# Euclidean axiom by Hilbert

## Primary tabs

\documentclass{article}
% this is the default PlanetMath preamble.  as your knowledge
% of TeX increases, you will probably want to edit this, but
% it should be fine as is for beginners.

% almost certainly you want these
\usepackage{amssymb}
\usepackage{amsmath}
\usepackage{amsfonts}

% used for TeXing text within eps files
%\usepackage{psfrag}
% need this for including graphics (\includegraphics)
%\usepackage{graphicx}
% for neatly defining theorems and propositions
\usepackage{amsthm}
% making logically defined graphics
%%%\usepackage{xypic}

% there are many more packages, add them here as you need them

% define commands here

\theoremstyle{definition}
\newtheorem*{thmplain}{Theorem}

\begin{document}
In Hilbert's {\em Grundlagen der Geometrie} (Foundations of Geometry'; the original edition in 1899) there is the following argumentation.

{\em Let $\alpha$ be an arbitrary plane, $a$ a line in $\alpha$ and $A$ a point in $\alpha$ which lies outside $a$.  If we draw in $\alpha$ a line $c$ which passes through $A$ and intersects $a$ and then through $A$ a line $b$ such that the line $c$ intersects the lines $a$, $b$ with equal alternate interior angles} (unter gleichen Gegenwinkeln''), {\em then it follows easily from the theorem on the outer angles, that the lines $a$, $b$ have no common point, i.e., in a plane $\alpha$ one can always draw otside a line $a$ another line which does not intersect the line $a$.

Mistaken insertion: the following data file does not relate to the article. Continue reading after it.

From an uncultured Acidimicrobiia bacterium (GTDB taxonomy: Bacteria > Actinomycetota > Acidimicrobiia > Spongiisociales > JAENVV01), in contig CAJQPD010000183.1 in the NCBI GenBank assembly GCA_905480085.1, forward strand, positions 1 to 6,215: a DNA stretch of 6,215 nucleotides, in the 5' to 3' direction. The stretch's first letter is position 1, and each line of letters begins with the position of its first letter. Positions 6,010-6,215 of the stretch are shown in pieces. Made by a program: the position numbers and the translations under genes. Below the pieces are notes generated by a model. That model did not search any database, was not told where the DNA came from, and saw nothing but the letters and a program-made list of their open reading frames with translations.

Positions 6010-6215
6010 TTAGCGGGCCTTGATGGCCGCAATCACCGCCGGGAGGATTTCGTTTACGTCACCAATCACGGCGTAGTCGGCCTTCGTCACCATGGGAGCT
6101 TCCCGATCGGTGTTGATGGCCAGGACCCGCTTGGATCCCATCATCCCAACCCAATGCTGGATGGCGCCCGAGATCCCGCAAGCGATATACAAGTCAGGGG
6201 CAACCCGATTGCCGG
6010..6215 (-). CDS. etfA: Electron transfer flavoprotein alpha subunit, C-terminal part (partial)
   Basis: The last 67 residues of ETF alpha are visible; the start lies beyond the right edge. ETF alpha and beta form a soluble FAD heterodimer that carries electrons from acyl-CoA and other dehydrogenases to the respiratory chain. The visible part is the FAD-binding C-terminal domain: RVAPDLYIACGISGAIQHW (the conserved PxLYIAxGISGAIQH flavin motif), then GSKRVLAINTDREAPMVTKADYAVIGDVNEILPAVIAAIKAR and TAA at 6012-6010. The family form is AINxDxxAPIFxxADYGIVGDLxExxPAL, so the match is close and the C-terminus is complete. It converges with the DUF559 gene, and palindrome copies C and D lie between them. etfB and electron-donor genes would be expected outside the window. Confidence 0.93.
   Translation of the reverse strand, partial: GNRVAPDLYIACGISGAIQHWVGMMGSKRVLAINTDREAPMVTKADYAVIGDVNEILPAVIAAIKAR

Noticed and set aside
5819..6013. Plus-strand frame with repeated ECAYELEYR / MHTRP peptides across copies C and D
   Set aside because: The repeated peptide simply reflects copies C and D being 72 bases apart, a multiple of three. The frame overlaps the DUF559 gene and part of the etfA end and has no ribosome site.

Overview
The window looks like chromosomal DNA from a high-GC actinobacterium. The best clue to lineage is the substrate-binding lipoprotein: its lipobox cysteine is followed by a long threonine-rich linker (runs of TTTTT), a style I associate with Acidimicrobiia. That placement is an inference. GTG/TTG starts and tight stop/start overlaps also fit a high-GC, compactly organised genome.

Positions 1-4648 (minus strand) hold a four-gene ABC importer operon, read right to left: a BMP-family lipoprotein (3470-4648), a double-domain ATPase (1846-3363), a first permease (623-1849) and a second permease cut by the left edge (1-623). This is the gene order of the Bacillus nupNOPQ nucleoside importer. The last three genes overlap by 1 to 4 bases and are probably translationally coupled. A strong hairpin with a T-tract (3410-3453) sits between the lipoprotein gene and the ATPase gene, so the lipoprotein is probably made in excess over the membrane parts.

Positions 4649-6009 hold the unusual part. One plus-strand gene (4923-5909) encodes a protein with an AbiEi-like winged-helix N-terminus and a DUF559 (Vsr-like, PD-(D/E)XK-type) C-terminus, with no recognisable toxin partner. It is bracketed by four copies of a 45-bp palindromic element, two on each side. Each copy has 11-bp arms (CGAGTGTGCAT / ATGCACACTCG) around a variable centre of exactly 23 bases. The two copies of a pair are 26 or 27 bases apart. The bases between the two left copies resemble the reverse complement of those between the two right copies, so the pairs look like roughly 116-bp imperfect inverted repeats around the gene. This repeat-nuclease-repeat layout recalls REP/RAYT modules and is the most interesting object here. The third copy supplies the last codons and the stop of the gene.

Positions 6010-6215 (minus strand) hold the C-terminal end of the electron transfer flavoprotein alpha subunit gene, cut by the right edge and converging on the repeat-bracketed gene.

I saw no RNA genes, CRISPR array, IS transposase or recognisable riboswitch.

The Parallel Axiom reads now:}

\textbf{IV (\PMlinkescapetext{Euclidean Axiom}}).  {\em Let $a$ be an arbitrary line and $A$ be a point outside $a$:  then in the plane determined by $a$ and $A$ there exists at most one line which passes through $A$ and does not intersect $a$.}

\textbf{Explanation}.  {\em According the the preceding text and on grounds of the Parallel Axiom we realize, that there is one and only one line which passes through $A$ and do not intersect $a$; that is called the parallel of $a$ through $A$.}

{\em The Parallel Axiom means the same as the following requirement:}

{\em When two lines $a$, $b$ in a plane do not meet a third line $c$ of the same plane, then also they do not meet each other.}

The theorem on the outer angles is the following:  {\em An outer angle of a triangle is greater than both non-adjacent angles of the triangle.}  Using this one may indirectly justify the assertion in the first cited paragraph.

{\em Introducing the Parallel Axiom simplifies the foundations and  facilitates the construction of geometry significantly.

If we \PMlinkescapetext{associate the Parallel Axiom to the Congruence Axioms}, then we obtain easily the following well-known fact:}

\textbf{Theorem 31}.  {\em If two parallels intersect a third line, then the  corresponding angles and the alternate interior angles are congruent, and conversely: the \PMlinkname{congruence}{GeometricCongruence} of the corresponding or alternate interior angles implies that the lines are parallel.}

\begin{thebibliography}{8}
\bibitem{Grundlagen}{\sc D. Hilbert}: {\em Grundlagen der Geometrie}. Neunte Auflage, revidiert und erg\"anzt von Paul Bernays.\;  B. G. Teubner Verlagsgesellschaft, Stuttgart (1962).
\end{thebibliography}

%%%%%
%%%%%
nd{document}
`